Casino talks fruitless

UPDATE: 2:45 p.m.

Union officials dispute claims by Gateway Entertainment that they were not prepared to provide a wage proposal to the company.

The comments came after three days of mediated talks failed to bring the two sides closer together as they try to hammer out a new contract for about 675 workers at casinos in the Okanagan and Kamloops.

Casino workers are now entering the second week of a strike to back contract demands.

BCGEU executive vice president Doug Kinna says the union has five wage proposals on the table. He says the company has yet to respond to any of them.

Kinna says the company asked for a complete wage and benefit package, which he says will take some time to prepare. He says they will have that ready to present to the company July 20.

Casino employees continue to ask for a living wage and industry standards in a new contract.

Kinna says assertions by the company that its latest offer, plus tips, pushes employees well over market rates, is simply not true.

Further talks are not scheduled, however, both sides have said they are willing to meet anytime to hammer out a deal.

ORIGINAL: 11:30 a.m.

Company officials say mediated talks aimed at ending a two week strike at Gateway Entertainment casinos in the Okanagan and Kamloops have ended with no deal on the horizon.

Three days of mediated talks concluded Wednesday.

Public relations director Tanya Gabara says the BCGEU, which represents more than 675 striking casino workers did not provide a wage proposal when talks concluded at noon Wednesday.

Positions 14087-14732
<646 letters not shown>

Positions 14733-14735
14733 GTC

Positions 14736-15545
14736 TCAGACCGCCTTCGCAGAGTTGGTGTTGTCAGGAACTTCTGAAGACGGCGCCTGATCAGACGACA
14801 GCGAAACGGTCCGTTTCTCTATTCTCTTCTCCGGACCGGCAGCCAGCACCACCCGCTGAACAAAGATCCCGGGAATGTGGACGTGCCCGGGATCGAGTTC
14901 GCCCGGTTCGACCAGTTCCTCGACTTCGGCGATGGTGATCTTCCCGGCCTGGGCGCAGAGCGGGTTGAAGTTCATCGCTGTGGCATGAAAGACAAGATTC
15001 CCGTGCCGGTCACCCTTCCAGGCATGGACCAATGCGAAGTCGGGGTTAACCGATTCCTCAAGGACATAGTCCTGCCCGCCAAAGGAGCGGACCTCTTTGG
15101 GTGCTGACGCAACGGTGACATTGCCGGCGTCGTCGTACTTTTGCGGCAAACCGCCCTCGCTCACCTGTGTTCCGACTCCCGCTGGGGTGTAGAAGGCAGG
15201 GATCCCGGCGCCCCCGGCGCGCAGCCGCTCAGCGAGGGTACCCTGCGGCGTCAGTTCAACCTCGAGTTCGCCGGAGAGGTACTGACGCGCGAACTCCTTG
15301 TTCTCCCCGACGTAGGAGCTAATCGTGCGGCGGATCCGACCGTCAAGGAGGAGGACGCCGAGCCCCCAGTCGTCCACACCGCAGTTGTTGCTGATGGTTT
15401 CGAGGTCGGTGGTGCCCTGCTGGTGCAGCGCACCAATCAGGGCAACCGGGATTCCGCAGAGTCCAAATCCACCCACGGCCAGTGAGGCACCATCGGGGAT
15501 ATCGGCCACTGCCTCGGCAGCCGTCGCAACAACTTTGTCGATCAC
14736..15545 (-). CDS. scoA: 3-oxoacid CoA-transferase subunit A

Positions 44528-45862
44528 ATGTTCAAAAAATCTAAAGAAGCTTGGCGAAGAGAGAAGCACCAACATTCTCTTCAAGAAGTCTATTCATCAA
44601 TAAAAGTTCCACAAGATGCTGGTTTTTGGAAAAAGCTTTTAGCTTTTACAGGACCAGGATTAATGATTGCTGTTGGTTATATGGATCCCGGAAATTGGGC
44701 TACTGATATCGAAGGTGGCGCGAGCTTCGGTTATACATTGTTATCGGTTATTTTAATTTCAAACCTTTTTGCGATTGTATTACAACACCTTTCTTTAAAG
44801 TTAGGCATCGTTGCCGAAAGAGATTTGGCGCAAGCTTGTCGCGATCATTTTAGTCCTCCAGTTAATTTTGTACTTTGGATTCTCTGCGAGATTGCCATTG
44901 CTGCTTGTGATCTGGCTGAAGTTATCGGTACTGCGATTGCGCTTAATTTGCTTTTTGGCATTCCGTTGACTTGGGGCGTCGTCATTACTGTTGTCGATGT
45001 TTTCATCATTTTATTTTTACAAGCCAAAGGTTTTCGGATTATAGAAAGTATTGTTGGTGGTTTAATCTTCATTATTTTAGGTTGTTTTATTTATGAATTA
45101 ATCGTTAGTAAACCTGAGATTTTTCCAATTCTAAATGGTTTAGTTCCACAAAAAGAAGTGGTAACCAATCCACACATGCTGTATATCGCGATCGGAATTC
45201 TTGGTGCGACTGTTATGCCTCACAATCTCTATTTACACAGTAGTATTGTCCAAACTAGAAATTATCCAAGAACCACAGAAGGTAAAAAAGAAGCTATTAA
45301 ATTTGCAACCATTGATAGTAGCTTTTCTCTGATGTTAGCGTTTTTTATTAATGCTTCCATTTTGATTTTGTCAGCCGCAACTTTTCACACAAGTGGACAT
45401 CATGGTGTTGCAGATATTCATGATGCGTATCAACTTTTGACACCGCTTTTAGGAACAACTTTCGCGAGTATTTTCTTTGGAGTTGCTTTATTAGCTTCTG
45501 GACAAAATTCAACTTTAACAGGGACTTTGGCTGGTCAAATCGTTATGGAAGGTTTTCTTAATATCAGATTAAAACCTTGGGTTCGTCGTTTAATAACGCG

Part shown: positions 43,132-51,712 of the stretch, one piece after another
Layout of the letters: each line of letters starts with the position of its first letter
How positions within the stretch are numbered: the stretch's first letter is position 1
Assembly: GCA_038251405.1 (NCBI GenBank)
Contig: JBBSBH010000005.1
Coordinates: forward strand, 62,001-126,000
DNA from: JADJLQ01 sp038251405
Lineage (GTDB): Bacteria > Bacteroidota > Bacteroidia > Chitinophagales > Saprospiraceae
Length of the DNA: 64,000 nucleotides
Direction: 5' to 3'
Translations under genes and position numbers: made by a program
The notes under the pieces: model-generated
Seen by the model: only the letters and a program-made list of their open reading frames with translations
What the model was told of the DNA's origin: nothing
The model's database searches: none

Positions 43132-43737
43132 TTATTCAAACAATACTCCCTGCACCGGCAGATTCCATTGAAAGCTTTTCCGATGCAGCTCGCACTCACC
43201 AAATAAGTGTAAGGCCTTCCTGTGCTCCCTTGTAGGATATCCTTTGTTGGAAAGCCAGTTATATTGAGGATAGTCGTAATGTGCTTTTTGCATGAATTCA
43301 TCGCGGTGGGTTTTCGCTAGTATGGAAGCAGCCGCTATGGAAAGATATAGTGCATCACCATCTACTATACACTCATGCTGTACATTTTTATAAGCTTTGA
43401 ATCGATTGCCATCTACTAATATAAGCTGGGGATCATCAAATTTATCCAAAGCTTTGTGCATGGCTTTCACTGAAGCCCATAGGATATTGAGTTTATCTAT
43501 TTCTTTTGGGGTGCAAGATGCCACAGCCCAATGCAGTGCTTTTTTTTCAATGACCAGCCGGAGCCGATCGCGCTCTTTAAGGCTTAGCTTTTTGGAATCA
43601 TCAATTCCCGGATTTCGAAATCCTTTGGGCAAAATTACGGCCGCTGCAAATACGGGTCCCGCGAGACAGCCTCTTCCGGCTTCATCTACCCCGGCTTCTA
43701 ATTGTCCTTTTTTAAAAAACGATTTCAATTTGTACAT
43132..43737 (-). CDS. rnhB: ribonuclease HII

She said the union would not be prepared to give a wage proposal until next Friday.

When talks began again Monday, Gabara says the union maintained a demand for wage increases of 60 per cent along with "significant" increases in benefits.

On the second day of talks, Gabara says Gateway proposed increases of between 2.4 and 13 per cent in the first year of a new contract and 2 per cent for each remaining year.

"These wages, in addition to tips, (which the union is reported to have calculated to at least $8.75 an hour) would see Gateway employees making well over market rates," said Gabara.

"This proposal is also in line with other recent settlements in British Columbia both by government and private companies."

Gabara says the company is prepared to return to the bargaining table at any time. However, no further talks have been scheduled.


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